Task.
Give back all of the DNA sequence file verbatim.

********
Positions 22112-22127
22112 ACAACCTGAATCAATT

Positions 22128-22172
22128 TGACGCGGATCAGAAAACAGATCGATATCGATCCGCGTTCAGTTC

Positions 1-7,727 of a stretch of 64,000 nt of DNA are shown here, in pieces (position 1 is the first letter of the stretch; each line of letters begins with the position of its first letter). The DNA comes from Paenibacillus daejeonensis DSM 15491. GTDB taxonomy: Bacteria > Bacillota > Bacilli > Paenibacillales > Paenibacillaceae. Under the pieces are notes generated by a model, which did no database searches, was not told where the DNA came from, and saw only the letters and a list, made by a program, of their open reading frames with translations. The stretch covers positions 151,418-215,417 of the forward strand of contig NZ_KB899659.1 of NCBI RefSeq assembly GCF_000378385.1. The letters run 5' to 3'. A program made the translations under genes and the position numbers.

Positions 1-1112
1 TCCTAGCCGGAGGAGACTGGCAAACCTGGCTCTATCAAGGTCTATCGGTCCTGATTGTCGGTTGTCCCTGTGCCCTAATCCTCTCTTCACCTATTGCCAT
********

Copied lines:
Positions 22112-22127
22112 ACAACCTGAATCAATT

Positions 22128-22172
22128 TGACGCGGATCAGAAAACAGATCGATATCGATCCGCGTTCAGTTC

Positions 1-7,727 of a stretch of 64,000 nt of DNA are shown here, in pieces (position 1 is the first letter of the stretch; each line of letters begins with the position of its first letter). The DNA comes from Paenibacillus daejeonensis DSM 15491. GTDB taxonomy: Bacteria > Bacillota > Bacilli > Paenibacillales > Paenibacillaceae. Under the pieces are notes generated by a model, which did no database searches, was not told where the DNA came from, and saw only the letters and a list, made by a program, of their open reading frames with translations. The stretch covers positions 151,418-215,417 of the forward strand of contig NZ_KB899659.1 of NCBI RefSeq assembly GCF_000378385.1. The letters run 5' to 3'. A program made the translations under genes and the position numbers.

Positions 1-1112
1 TCCTAGCCGGAGGAGACTGGCAAACCTGGCTCTATCAAGGTCTATCGGTCCTGATTGTCGGTTGTCCCTGTGCCCTAATCCTCTCTTCACCTATTGCCAT